Crude oil prices remained mixed on Friday over demand concerns, despite maintaining the highest level since early November.
As of 1335 hours GMT, Brent, the international benchmark for two-thirds of the world’s oil, gained $0.12 (+0.14 percent) to reach $84.59 a barrel, its highest settlement since early November. On the other hand, the US WTI price reached $82 a barrel, down by $0.12 (-0.15 percent), which has been its highest price since mid-November.
The price for Opec Basket was recorded at $84.35 a barrel with a gain of 2.70 percent, Arab Light was available at $84.24 a barrel with an increase of 0.31 percent and the price of Russian Sokol jumped to $86.49 a barrel with an increase of 0.19 percent.
The world’s second-biggest oil consumer, China, has suspended some international flights and stepped up efforts to curb the coronavirus cases at Tianjin where cases are at peak.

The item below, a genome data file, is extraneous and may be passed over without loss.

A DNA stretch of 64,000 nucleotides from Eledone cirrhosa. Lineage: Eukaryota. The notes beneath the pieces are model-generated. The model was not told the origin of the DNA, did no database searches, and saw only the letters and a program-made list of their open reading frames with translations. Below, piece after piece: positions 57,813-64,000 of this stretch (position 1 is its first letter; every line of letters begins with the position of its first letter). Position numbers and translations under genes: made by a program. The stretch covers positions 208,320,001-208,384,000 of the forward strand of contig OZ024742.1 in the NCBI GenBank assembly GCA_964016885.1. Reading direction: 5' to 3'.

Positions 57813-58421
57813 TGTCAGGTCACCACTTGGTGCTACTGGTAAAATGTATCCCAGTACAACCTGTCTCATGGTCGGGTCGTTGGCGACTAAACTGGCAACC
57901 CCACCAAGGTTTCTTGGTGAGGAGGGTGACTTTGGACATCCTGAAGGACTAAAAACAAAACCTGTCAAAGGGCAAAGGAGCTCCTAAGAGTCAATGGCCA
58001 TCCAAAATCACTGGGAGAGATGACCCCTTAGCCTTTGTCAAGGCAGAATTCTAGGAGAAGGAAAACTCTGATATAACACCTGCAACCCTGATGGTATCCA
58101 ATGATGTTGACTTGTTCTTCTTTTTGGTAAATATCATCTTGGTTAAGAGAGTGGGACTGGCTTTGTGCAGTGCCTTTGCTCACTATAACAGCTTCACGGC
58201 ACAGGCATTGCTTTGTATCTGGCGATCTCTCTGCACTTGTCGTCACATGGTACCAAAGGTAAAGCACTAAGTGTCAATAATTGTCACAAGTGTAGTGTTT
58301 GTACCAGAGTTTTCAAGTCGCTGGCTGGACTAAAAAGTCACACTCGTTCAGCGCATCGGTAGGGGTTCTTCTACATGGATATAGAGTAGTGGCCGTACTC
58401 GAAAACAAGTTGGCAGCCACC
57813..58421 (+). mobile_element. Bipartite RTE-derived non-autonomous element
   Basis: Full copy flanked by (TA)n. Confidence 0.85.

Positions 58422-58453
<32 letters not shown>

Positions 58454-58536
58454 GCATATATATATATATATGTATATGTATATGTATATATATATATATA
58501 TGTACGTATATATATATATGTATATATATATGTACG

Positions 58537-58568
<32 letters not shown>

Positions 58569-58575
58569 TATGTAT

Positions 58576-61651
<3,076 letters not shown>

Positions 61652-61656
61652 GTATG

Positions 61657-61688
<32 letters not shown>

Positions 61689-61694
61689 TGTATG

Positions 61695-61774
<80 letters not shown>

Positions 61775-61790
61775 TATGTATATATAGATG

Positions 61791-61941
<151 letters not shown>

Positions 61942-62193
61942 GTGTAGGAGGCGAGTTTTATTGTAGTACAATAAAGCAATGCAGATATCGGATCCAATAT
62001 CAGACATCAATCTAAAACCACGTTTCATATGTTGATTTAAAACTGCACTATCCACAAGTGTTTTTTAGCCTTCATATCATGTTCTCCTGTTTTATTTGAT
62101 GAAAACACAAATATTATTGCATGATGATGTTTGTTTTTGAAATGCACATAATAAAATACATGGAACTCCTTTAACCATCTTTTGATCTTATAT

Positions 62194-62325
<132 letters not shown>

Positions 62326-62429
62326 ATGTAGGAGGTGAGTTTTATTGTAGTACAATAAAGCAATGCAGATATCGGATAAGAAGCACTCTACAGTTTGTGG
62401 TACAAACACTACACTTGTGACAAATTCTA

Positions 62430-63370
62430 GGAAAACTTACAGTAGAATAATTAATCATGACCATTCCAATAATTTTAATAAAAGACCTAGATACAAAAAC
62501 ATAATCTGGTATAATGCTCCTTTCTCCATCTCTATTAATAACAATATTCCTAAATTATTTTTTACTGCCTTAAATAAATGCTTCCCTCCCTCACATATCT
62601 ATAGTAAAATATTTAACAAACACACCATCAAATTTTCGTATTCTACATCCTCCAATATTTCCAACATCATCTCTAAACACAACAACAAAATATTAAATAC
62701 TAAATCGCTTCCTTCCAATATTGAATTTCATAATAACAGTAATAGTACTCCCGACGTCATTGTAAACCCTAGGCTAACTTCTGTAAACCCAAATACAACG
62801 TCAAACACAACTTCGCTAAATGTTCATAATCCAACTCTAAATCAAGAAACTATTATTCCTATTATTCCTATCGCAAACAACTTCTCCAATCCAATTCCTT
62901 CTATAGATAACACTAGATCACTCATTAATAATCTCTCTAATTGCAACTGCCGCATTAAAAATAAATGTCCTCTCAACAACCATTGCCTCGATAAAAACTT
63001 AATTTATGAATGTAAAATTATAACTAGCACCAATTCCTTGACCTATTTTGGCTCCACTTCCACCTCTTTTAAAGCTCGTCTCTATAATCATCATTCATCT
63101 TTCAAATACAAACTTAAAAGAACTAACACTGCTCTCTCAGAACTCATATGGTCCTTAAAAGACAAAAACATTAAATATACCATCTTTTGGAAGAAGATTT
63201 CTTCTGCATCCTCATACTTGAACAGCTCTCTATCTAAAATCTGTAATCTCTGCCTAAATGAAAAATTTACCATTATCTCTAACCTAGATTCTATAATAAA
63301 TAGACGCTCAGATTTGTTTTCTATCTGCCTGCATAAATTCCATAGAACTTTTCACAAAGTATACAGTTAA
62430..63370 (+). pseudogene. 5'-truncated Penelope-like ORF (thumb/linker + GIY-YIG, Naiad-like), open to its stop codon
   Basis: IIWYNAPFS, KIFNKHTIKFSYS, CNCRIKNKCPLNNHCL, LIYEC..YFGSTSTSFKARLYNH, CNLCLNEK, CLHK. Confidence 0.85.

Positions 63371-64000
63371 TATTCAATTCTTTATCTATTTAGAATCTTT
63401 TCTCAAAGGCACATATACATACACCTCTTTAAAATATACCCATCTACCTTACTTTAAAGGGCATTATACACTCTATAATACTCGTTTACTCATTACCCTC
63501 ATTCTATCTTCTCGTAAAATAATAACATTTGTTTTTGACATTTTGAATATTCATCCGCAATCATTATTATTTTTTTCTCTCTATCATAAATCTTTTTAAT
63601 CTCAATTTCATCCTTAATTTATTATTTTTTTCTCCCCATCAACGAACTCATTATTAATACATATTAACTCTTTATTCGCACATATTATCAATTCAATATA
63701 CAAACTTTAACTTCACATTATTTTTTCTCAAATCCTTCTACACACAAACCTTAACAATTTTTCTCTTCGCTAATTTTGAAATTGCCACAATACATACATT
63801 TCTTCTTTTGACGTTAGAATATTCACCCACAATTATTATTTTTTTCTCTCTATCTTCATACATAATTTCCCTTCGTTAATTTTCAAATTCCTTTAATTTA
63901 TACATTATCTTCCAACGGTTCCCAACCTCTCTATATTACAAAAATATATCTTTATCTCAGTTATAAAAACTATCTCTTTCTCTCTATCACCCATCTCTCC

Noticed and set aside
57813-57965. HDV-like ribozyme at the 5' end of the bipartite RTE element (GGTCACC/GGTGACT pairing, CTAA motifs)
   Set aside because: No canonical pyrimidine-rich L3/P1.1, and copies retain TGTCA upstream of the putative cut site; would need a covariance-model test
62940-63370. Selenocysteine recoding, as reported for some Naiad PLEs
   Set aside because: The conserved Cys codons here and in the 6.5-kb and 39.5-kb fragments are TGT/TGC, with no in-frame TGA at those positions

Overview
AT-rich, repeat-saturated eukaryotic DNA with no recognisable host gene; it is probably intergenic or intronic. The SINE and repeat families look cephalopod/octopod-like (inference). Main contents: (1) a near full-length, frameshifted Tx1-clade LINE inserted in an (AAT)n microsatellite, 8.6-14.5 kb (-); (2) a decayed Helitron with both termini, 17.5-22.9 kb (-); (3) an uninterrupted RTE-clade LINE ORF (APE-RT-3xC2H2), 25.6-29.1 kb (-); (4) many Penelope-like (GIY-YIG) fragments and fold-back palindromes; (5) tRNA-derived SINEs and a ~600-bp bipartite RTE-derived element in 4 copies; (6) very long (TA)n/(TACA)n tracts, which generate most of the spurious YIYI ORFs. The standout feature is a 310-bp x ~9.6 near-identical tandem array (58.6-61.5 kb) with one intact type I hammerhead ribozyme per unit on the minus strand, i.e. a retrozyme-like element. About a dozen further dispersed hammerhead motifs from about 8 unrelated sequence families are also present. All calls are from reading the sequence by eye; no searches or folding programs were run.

Many Chinese cities have also urged people to stay put during the Lunar New Year holiday, which could cool demand for transport fuel during a peak travel season. The world’s top oil importer also posted in 2021 its first annual decline in crude oil shipments in two decades.
Meanwhile, the US Energy Information Administration (EIA) said in its Short-Term Energy Outlook (STEO) for January that global inventory builds due to supply growth outpacing demand increases will pressure oil prices down this year and the next year.
According to the STEO, Brent prices, which averaged $79 a barrel in the fourth quarter of 2021, are set to average $75 per barrel during 2022 and $68 a barrel in 2023. Similarly, WTI prices are expected to average $71.32 per barrel this year and $63.50 a barrel next year, the EIA said.
According to EIA’s estimates, inventory withdrawals globally averaged 1.4 million barrels per day (bpd) last year, thanks to faster demand growth than supply increases. This year, however, demand growth is set to slow while supply will grow faster, leading to builds in global petroleum inventories.